Reading and talking to experts, I learned that wealthy Baltimore homeowners installed elaborate panes or transoms in their mansions during the last quarter of the nineteenth century. Prosperous congregations spent large sums on church memorial windows made by Tiffany and other well-known studios. For the first time I really saw them, and they took my breath away.

The more I learned about stained-glass windows, the more questions they raised. First of all: Who made them, when and where? These are the hardest to answer. Art-glass windows were (and are) often unsigned. Record-keeping by late-nineteenth- and early-twentieth-century glass companies was spotty—or the files had long since disappeared. Sometimes churches kept such records, but they often went missing, too. Businesses failed, churches burned, houses were demolished. Windows cracked, collapsed, or were even stolen out of their frames. So much has been lost forever.

Over time my focus shifted. I began considering the social context of stained glass in Baltimore. Who bought the windows? Why? What did the windows say about the class, race, sex, and social networks of the people who made or bought them? What were the economics of the glass industry? Where did art glass fit in the development of the Aesthetic Movement, the Arts and Crafts Movement, Art Nouveau, Art Deco, the Prairie Style of architecture, the House Beautiful and City Beautiful movements? How did Baltimore City’s annexations of big chunks of surrounding counties in 1888 and 1918 affect settlement patterns? How was the countryside transformed into segregated suburbs full of detached houses containing art-glass windows?

These questions led me down many detours to dead-end streets and on several wild-goose chases. Visiting a couple who’d been producing and restoring art glass for some 40 years, I aired my theories about the provenance of local windows, based on their similar designs. The couple disagreed, saying that much of the information I’d gathered from art-history books and other glassmakers was merely “a matter of opinion.” I kept hunting but realized I might never solve the conundrums the windows posed.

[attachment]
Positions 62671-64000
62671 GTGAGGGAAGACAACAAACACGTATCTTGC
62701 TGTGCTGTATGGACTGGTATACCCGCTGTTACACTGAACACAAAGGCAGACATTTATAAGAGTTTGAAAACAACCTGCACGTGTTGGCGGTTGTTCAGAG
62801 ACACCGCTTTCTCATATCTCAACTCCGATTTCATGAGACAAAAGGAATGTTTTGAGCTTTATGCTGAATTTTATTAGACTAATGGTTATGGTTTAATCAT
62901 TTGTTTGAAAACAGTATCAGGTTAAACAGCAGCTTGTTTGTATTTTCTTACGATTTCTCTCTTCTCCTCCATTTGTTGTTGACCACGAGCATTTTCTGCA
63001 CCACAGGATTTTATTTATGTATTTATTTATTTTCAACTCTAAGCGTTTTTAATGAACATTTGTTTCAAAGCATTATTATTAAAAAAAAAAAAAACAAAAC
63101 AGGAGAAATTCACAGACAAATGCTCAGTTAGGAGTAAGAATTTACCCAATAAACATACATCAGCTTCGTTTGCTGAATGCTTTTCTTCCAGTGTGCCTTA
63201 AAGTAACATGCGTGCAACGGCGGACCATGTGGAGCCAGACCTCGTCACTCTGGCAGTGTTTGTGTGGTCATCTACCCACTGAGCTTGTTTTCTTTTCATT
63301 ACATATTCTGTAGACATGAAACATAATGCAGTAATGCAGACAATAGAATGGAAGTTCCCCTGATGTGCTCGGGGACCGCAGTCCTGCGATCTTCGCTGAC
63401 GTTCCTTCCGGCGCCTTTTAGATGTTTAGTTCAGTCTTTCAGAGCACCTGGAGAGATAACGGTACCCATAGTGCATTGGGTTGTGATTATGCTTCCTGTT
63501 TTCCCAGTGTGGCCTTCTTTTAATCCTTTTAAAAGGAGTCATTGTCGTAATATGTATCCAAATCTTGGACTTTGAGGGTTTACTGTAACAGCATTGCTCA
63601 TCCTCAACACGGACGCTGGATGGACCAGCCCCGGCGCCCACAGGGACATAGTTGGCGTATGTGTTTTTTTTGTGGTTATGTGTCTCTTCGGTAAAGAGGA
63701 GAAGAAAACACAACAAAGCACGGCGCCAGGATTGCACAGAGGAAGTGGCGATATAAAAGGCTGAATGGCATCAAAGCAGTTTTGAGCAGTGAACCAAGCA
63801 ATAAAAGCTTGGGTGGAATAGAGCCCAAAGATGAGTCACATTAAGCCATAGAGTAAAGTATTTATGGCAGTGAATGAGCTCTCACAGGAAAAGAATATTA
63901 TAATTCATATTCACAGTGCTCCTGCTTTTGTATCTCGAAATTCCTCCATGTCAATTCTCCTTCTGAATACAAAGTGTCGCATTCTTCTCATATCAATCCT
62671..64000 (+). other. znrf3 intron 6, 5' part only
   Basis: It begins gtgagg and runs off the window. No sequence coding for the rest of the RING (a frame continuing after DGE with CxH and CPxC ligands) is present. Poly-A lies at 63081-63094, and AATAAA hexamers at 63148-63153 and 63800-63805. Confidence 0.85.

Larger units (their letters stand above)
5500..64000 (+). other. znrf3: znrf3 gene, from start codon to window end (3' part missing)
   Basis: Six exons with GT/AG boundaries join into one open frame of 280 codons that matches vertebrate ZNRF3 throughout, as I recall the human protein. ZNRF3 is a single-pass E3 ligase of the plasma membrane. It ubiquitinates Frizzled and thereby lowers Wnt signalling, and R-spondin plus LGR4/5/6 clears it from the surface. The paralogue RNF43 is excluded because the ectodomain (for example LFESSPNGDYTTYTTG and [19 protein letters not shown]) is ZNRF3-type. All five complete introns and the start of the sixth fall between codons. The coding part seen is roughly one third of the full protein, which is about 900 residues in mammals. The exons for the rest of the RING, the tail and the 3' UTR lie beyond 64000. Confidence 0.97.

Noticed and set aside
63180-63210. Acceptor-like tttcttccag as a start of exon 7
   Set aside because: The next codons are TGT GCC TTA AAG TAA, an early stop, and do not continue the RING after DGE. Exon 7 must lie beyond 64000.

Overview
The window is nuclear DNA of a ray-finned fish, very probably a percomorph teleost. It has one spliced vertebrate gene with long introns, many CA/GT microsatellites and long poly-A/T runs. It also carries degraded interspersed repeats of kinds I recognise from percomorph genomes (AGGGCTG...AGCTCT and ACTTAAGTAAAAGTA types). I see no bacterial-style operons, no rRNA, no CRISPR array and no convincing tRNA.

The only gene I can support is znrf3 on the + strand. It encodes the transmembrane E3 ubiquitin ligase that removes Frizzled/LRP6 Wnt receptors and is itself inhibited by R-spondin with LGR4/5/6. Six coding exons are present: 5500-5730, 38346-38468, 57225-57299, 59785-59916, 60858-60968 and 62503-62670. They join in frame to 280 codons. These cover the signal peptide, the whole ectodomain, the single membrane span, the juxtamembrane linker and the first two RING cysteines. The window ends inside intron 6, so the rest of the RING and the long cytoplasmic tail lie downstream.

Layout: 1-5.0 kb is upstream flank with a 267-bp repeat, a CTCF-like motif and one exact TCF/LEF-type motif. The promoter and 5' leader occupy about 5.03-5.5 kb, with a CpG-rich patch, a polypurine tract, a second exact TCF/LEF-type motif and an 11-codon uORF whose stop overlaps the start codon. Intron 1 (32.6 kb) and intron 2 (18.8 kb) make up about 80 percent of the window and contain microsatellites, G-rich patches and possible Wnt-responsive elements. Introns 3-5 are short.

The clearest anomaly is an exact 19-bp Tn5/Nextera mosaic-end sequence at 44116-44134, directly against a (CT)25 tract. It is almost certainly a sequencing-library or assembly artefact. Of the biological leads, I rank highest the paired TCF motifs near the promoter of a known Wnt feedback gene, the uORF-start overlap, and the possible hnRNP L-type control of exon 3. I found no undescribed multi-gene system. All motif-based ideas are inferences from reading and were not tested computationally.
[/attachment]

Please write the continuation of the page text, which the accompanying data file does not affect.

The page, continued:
Part of the charm of stained-glass windows lies in the mystery of their origins, but also in their unobtrusiveness. Baltimore-born author R. Eric Thomas observed, “Baltimore is a city of treasures, but some of them aren’t always apparent when you walk by the outside.” It’s all too easy not to notice the windows while one strolls along city streets. Once seen, though, they can easily be appreciated, whether their provenance is known or not. Viewing the transitory play of light and color through glass as the day advances and the weather changes is deeply satisfying. A homeowner explained why she liked the ordinary-looking colored-glass windows around her front door: “In the winter they’re so lovely, they bring the warmth of sunlight into the house.”

If I couldn’t solve the mysteries of art-glass provenance, learning as much as I could about its social context in Baltimore, my new hometown, would have to suffice. I realized I could reconstruct and illuminate important parts of the city’s history by telling the story of Baltimore’s stained glass. Inspired by the work of Antero Pietila and other local historians, I found links between the city’s racial, ethnic, and religious discrimination and its architectural history.

In the process I’ve met talented artists and artisans with great experience, dedicated historians happy to share their expert knowledge, and neighbors who’ve welcomed me into their homes. I’ve had the pleasure of admiring and documenting hundreds of beautiful windows and sharing what I’ve learned about them. Welcome to my neighborhood! Enjoy these feasts for the eye and the stories they tell.